Back in November 2016, when Trump was elected President of the United States, Erik Hagerman had a plan. Distressed by the hoopla of US politics he decided to stop reading the news. His experiment was part protest, part a coping mechanism and part extreme self-care. Living alone on a pig farm in rural Ohio this was clearly achievable in ways that it might not be had he lived somewhere else like Chicago. Hagerman travels into the local town, Athens, to buy coffee and to shop, but he keeps up his news blockage with the help of white noise from his headphones and an agreement with family and friends not to talk about current events. He does read the art reviews of the New Yorker, browses the classifieds and watches American football with the sound on mute, but otherwise he has been remarkably successful in constructing a world where very little he doesn’t like gets through to him. In this regard, he might be regarded as similar to the hundreds of millions of people that get their news via Facebook, which similarly filters out numerous stories and events. His approach has shades of Thoreau’s Walden too. Previously a senior executive with Nike, Disney and Walmart, he now spends his days (and his money) restoring a disused coal mine into a pristine pond – a project he calls The Lake.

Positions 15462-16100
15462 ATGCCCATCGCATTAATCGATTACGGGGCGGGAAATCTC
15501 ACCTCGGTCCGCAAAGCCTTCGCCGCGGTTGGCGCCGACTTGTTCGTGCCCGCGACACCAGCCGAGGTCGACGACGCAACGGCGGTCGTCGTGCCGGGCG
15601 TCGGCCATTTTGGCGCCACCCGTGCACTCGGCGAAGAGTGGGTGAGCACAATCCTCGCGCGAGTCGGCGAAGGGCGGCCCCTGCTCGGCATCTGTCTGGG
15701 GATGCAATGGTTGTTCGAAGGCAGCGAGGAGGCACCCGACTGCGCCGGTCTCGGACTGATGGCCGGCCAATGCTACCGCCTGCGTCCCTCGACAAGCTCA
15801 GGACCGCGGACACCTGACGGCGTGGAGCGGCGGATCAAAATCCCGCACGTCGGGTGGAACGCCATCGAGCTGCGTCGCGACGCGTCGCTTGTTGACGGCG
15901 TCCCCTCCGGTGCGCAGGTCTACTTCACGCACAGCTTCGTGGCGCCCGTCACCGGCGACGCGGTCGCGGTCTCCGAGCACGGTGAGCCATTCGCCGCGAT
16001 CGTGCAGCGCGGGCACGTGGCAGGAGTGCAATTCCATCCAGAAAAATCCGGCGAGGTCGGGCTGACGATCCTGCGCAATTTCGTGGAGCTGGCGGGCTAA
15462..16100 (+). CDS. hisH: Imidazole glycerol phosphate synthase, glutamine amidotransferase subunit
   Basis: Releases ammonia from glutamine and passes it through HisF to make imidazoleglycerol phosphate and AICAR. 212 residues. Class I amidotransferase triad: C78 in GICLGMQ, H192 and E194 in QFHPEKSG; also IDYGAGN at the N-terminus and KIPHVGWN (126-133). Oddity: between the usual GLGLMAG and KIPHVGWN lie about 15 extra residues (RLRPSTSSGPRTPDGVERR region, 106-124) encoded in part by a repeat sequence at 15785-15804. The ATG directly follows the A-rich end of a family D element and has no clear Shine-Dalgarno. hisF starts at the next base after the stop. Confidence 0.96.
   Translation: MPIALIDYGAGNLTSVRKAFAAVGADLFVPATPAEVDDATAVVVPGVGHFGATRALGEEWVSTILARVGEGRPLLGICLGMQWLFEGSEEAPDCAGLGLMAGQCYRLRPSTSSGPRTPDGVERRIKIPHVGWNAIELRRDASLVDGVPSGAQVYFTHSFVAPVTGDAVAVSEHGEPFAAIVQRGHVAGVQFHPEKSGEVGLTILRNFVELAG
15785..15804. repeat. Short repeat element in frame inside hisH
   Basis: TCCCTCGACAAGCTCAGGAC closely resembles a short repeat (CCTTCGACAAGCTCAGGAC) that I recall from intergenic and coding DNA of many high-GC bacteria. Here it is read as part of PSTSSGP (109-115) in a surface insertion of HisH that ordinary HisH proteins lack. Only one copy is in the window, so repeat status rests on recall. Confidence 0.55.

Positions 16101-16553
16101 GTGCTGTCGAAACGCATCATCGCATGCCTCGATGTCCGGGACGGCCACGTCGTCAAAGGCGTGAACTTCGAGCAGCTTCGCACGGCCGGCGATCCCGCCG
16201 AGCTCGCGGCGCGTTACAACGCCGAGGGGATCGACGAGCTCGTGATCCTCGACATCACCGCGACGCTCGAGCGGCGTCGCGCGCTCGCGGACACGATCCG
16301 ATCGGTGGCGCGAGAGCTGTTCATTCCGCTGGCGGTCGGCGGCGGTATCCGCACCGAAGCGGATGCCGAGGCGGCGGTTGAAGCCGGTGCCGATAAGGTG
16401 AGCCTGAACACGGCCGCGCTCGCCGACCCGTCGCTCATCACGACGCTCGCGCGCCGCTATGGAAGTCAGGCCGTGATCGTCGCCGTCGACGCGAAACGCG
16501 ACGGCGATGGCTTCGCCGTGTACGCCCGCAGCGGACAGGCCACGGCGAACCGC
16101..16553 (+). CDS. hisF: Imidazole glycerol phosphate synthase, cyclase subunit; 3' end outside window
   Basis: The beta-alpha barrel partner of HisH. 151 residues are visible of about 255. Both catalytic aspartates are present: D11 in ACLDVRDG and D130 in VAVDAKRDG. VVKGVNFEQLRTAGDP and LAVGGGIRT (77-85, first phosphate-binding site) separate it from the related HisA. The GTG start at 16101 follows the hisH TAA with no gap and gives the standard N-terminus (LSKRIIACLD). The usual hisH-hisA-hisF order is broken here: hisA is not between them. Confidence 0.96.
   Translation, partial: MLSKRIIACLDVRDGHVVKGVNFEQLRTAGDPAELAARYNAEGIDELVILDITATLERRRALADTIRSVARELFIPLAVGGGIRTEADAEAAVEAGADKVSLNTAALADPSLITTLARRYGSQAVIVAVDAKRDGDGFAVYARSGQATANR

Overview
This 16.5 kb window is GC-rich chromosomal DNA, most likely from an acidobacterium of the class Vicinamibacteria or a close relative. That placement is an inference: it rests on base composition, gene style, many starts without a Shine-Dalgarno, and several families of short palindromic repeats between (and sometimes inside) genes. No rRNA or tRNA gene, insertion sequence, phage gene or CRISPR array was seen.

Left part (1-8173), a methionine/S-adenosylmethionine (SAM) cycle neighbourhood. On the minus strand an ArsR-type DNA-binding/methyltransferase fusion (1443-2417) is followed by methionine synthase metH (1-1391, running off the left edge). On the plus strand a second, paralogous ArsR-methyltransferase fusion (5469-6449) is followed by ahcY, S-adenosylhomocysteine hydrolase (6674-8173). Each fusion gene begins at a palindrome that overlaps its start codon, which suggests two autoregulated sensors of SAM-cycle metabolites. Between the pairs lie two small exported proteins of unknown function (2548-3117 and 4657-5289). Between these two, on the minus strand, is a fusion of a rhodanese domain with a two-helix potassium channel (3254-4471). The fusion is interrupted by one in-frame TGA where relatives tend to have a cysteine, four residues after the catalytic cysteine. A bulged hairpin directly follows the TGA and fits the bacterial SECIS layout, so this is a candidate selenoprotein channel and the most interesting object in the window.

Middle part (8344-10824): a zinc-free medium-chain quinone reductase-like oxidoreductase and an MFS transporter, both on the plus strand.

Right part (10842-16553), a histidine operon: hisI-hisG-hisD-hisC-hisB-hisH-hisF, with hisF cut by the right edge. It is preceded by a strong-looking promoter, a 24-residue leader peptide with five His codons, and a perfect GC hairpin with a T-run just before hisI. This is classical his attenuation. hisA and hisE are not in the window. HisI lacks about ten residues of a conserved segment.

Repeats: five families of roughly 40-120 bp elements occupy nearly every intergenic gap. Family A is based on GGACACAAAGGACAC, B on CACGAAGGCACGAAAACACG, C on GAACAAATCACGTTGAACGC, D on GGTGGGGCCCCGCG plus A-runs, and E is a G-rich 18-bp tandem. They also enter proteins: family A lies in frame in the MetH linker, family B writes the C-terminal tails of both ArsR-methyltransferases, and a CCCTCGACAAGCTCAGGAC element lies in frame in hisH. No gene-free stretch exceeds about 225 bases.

Back in 2018, I personally stopped listening to most news on the TV. I still read a few newspapers, but mostly weekend papers and I read them several weeks, if not months, late. Does this work? In my experience, it does. I’m calmer, I’m able to see connections between ideas and events better, and I can scan the paper (it has to be on paper) faster because I have the benefit of hindsight. Why not try it yourself?